Are you seeing red, feeling angry, anxious, and stressed? Welcome to the postmodern experience. Don’t despair, however. Blue mind science—the study of aquatic environments’ health benefits—could offer the cure for your blues, for free, wherever you may be. People can experience the benefits of the water whether they’re near the ocean, a lake or a river. Even listening to the soothing sound of a fountain has proven positive effects. Most communities are built near bodies of water not just for practical reasons, but because as humans, we’re naturally drawn to blue space… Gazing out at sea induces a meditative state. Here on the Hook Peninsula we have 14 different beaches and coves to choose from where you can gaze away into the ocean distance. At the tip of the Hook is the Europe’s oldest lighthouse where the fresh waters of the estuary meet the ocean and produce an exceptionally high concentration of negative ions .
Negative Ions- the Ocean’s invisible healer. Negative ions enhance our mood, stimulate our senses, improve appetite and sexual drive, provide relief from hay fever, sinusitis, bronchial asthma, allergies, migraines, even post-operative pain and burns. Never was a case of negative really a case of huge positive! Many scribes, poets, painters, and sailors have attested to the feeling of wellness and peace that comes over them when they’re in, or near, bodies of water. “Whenever my hypos get such an upper hand of me, that it requires a strong moral principle to prevent me from deliberately stepping into the street, and methodically knocking people’s hats off—then, I account it high time to get to sea as soon as I can,” Herman Melville’s narrator declares in Moby Dick.
Now scientists are quantifying the positive cognitive and physical effects of water, too. It turns out that living by coasts leads to an improved sense of physical health and well-being. And contact with water induces a meditative state that makes us happier, healthier, calmer and more creative. Water is considered the elixir of life. The mere sight and sound of water can induce a flood of neurochemicals that promote wellness, increase blood flow to the brain and heart and induce relaxation. Guests at Dunbrody House often testify to the fact that they experience a wonderful sense of total relaxation when sitting in our sunken garden, eyes closed, just listening to the tinkle of the fountain and birdsong.
Red state, Blue state Marine biologist and author of the 2014 book Blue Mind, Wallace Nichols argues that water is the antidote to “red mind” - a state of anxiety created by increased urbanization and near-constant reliance on technology. Spending time in and by oceans, rivers, lakes, waterfalls, fountains, and even showers can counter that. The waters ward off the depression and anxiety created by the relatively recent technological changes, according to Nichols. Almost all of the senses are engaged—sight, smell, hearing, and touch, and this physical immersion in reality makes us feel better, even though we sometimes imagine we can’t part with our phones for even a moment.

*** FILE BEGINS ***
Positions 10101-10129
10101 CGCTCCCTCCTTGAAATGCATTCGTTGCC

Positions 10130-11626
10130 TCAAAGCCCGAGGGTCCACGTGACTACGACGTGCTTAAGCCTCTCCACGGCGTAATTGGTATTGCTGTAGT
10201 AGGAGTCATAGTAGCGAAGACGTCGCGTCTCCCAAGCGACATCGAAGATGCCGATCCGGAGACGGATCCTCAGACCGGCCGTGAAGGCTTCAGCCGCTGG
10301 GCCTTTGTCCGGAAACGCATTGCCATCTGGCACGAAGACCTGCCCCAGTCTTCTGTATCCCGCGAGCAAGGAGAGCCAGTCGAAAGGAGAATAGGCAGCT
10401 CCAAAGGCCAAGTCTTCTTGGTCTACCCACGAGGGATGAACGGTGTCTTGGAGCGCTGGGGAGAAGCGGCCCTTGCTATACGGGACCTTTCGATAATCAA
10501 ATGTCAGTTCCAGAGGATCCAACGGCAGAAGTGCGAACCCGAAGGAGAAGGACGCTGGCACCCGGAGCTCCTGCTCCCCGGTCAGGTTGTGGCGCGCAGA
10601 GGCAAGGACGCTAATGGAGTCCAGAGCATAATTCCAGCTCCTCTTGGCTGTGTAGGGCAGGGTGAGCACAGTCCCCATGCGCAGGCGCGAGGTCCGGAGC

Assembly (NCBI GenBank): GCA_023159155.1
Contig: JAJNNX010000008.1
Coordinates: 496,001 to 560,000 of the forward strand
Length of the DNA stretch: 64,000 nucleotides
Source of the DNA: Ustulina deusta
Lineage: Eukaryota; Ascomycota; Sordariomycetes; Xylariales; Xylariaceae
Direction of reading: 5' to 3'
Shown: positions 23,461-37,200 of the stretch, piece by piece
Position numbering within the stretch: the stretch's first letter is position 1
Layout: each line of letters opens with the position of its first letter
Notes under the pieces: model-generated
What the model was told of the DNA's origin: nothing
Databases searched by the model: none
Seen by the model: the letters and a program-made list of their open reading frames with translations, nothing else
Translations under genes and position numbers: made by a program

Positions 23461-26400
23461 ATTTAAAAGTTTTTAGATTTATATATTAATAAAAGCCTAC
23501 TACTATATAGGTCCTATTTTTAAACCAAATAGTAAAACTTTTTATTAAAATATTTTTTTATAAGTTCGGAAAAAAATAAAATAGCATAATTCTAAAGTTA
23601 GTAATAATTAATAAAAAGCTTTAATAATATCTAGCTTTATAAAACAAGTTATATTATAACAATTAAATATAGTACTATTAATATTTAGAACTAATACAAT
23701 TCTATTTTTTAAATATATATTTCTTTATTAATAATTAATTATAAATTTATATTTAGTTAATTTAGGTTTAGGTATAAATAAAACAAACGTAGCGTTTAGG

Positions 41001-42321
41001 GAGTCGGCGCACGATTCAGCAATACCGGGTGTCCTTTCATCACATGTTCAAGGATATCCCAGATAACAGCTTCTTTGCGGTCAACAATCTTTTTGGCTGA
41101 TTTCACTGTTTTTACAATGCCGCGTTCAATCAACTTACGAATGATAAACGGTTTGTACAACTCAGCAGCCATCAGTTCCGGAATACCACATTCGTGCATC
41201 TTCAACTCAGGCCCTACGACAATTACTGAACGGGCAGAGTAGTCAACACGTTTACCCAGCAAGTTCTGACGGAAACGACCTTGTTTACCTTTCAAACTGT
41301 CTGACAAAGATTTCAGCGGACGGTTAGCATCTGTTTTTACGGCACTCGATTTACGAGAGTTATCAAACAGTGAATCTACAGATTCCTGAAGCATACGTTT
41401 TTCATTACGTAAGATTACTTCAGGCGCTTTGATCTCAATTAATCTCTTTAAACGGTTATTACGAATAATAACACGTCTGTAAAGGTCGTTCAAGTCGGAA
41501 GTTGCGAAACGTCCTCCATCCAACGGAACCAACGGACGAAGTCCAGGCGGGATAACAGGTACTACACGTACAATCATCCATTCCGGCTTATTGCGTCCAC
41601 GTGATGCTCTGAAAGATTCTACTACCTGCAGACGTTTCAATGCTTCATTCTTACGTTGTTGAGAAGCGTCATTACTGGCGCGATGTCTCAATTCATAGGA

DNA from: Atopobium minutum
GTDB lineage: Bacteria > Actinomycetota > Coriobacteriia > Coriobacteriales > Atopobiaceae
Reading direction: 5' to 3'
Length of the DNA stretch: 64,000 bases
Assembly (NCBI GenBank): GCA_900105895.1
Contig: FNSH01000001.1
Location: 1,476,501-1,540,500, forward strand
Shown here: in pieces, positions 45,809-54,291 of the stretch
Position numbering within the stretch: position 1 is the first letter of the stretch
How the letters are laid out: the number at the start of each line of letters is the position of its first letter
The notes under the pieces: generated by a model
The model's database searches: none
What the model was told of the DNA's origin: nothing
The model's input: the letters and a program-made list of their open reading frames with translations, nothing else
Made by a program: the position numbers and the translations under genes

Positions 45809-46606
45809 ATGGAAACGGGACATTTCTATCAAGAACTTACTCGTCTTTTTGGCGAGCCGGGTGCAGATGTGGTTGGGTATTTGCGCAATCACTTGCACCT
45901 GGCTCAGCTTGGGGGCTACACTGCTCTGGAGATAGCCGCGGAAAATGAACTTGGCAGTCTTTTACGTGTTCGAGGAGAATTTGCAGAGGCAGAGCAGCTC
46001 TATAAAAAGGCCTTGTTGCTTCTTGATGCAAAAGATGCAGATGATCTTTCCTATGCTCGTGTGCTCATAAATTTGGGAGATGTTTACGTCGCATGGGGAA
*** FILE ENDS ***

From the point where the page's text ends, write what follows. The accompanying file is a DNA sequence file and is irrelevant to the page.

Contact with water also helps counter a dulled effect Nichols terms “gray mind.” Spending too much time inside, glued to screens, consuming news and entertainment, can lead to lethargy, lack of motivation, and dissatisfaction. Getting in, on, or near the water improves moods. Michael Wenger, dean of Buddhist studies at the San Francisco Zen Center, recommends listening to water to clear the mind. He says that flowing or moving water is “white noise” Listening to the sound—allowing it to wash over you—is a meditative act that puts you in the moment.
Awe for all The feeling of awe when contemplating the ocean —has numerous health benefits. It’s scientifically proven to calm, content, temper egos, expand the sense of wonder and vastness, and make us more generous. This emotion is often induced in natural settings, like forests and oceans.
Blue mind cures the blues. Research on the benefits of “green space” - forests and other green environments—has shown many health and wellness benefits. The Japanese practice of forest bathing (also an activity we recommend engaging in here on the estate at Dunbrody and also in Tinten Abbey nearby) and study of the medicinal effects of just being among trees, has led to increased scientific interest on water’s effects as well. “Until recently, research that has focused on the health benefits of nature has overlooked the particular role of water, or “blue space,” says Nichols. “It is more important than ever as time spent in nature, especially when it involves the calming aspect of water, is a valuable way to offset the stresses of living and working in modern contexts.” He notes, too, that discussions of green space and its benefits nonetheless connote water, which the Earth and all its creatures rely upon. “It’s no surprise that it’s called forest “bathing” as water metaphors abound in our language, especially around emotional and mental wellness